Here's my PTP Floral Arrangement waiting for its turn in my rotation.  You can see how I have the bobbins on rings.  The photo is actually sideways and I was too lazy to change it.  Tilt your head to the right to see how it should be.


I purchase the patterns as digital downloads - PDF's.  I print one page at a time.  When I start a new project, I only print the cover page, floss key and first page of the pattern.  I put the cover page in a page protector; the floss key, I cut down, laminate, and 3-hole punch; the first page gets trimmed around the edges and usually pinned to the fabric.  Once I finish a page, I print out the next page and then store everything together in a 3-ring binder.  Then I move on to the next project in my rotation.  Here's God Speed waiting for its turn:

Actually stitching

I start in the upper left hand corner regardless of which page I'm on.  Check out my post on Finding Your Starting Point. I pick a symbol, cut a length of that floss and stitch until that length is finished.  I then pick another symbol in the upper left area and repeat.  If I'm working on a page with a lot of the same color, I will cut a length of that color, separate the strands, and thread all 6 strands onto needles.

I've seen a lot of people who use the parking method.  I have tried this and can do it just fine.  I just can't stand the messy appearance of all those threads on the front of my work.  If it works for you, great!  I use a highlighter to mark off the stitches that I've done.  I'm sure that Staples loves me just from my highlighter purchases!  I've discovered that my local dollar store (Dollar Tree - US) carries highlighters 3 for $1!  Woo hoo!

Here you can see my WIP on my scroll frame, attached to the stand.  The highlighted pattern is just sitting on my fabric.  Yes, I have a daylight lamp (Ott) and I sit in a glider rocker.  All my "gear" was gifts from my husband.  I only had to pay for the fabric, patterns and floss.  Yes, I am keeping him!  In the background, you can see my WIPs that are awaiting their turns.  This photo is old enough that at least one of those has been completed!

I hope this post helps overcome any trepidation you might have in starting a HAED!  If you have any questions, just post them in the comments.  I will answer them if I'm able!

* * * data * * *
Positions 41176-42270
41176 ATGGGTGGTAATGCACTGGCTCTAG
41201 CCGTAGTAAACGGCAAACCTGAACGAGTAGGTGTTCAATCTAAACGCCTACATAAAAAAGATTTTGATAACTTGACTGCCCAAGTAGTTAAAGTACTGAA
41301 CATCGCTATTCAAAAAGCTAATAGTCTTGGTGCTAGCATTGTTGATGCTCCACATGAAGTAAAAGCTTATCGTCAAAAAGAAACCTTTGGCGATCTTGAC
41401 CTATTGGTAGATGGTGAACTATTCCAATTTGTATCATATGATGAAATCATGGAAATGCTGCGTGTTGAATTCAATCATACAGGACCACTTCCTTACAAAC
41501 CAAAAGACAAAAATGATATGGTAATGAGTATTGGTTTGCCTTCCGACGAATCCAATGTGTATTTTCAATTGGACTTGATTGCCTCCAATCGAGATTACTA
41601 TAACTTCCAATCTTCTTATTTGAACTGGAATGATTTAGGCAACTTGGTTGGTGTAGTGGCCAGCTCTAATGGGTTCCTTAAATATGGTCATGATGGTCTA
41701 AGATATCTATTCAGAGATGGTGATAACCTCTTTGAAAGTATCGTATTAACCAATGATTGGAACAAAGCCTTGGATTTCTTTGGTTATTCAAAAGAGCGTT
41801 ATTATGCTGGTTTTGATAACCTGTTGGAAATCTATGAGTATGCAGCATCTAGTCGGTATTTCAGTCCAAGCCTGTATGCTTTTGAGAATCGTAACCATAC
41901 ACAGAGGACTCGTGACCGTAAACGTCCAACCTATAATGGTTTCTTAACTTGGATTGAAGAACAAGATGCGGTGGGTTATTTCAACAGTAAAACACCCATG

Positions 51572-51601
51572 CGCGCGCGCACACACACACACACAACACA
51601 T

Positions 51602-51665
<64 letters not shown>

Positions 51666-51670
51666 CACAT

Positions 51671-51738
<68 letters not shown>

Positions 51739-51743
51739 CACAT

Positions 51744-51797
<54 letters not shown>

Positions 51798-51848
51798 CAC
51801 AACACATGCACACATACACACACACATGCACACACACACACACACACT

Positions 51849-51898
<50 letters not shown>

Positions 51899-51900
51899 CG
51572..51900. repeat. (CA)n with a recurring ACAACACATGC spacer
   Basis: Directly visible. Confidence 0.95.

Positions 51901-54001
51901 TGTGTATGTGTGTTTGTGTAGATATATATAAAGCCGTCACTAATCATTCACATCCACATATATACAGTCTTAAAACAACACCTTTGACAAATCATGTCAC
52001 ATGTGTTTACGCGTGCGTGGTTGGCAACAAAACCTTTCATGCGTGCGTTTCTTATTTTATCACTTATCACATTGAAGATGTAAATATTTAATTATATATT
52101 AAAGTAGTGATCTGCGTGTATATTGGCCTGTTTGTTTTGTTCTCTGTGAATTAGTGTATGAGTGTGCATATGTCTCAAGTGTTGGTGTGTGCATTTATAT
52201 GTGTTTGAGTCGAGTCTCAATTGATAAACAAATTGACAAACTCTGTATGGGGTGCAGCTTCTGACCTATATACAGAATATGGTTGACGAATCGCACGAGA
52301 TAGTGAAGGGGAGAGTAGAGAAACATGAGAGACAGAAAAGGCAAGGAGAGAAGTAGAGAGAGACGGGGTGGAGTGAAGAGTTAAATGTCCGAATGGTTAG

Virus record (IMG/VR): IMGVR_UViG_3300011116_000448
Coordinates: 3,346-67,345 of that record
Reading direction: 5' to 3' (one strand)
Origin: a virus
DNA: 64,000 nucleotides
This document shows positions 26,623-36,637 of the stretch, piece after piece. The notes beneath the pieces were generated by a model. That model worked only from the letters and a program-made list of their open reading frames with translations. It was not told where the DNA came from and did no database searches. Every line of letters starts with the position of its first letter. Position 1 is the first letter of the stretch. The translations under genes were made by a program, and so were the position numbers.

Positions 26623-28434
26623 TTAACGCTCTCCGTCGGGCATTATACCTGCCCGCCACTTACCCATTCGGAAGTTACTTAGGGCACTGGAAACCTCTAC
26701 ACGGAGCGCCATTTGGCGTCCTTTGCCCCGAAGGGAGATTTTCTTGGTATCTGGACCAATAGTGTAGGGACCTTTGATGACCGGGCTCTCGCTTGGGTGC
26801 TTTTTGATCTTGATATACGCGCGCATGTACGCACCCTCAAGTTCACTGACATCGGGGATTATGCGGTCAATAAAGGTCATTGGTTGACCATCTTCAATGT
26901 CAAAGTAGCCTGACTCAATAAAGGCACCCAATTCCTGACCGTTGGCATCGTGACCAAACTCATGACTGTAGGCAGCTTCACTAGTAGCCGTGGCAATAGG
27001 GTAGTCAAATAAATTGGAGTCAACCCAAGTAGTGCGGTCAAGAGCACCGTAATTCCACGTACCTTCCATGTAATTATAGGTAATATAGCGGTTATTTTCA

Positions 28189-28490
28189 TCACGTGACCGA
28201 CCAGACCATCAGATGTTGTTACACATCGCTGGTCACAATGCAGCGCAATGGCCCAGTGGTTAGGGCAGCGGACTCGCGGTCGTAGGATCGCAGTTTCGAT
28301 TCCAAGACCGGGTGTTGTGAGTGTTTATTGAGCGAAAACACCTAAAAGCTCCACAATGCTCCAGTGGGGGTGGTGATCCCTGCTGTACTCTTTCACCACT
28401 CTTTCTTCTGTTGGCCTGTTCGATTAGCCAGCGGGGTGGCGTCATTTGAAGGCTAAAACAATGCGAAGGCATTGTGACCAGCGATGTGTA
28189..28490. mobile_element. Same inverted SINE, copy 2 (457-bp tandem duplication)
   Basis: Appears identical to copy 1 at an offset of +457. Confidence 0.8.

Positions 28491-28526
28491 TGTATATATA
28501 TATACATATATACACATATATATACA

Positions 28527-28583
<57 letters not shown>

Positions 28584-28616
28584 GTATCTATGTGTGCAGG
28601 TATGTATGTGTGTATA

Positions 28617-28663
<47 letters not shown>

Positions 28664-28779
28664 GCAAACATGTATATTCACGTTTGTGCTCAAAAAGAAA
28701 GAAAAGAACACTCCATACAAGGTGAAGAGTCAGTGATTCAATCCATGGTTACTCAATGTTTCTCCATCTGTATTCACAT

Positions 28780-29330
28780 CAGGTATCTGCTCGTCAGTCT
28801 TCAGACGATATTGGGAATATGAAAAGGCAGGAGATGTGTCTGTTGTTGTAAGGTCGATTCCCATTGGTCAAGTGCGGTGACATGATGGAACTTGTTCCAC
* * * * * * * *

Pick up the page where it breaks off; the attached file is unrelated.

Happy Stitching!


Thursday, November 6, 2014

Answer #4 - Sistine Chapel

Well, since I've had a few questions specifically about the Sistine Chapel (SC) that I'm working on, I thought I'd answer them in a separate post.  So this is actually more than one question but I'm "bundling" them.  ;-)

Connie asked:

"I'd love to know how big this piece is gonna end up being when you get done. Number of stitches?"

All of my WIPs have their own progress bar over there -----> 

That will show how many total stitches, number of stitches done, and percentage completed.  For SC, I have completed 30,478 stitches out of 348,950 stitches.  That puts me at 8.73% done.

As to the completed size, I'm doing it over 1 on 34ct. linen.  The pattern is 350w x 997h.  That means the finished piece will be 10.29" x 29.32"  (26cm x 74.5cm).

Michelle asked:
"Because of its length and width it really doesn't fit on to a frame, I would have to fold part of it and work top section then the bottom section ?"

Michelle, that depends on a few things.  First, the frame.  Me, I'm a scroll frame addict.   SC fits just fine on one of my many scroll frames.  I get my scroll frames from Artisan Design and I love them!  Here's a picture:

As you can see, I have plenty of room on either side of the stitched area to allow for framing.  Also to the left, you can make out the clamp that holds my lovely frame onto the floor stand, also from Artisan Design.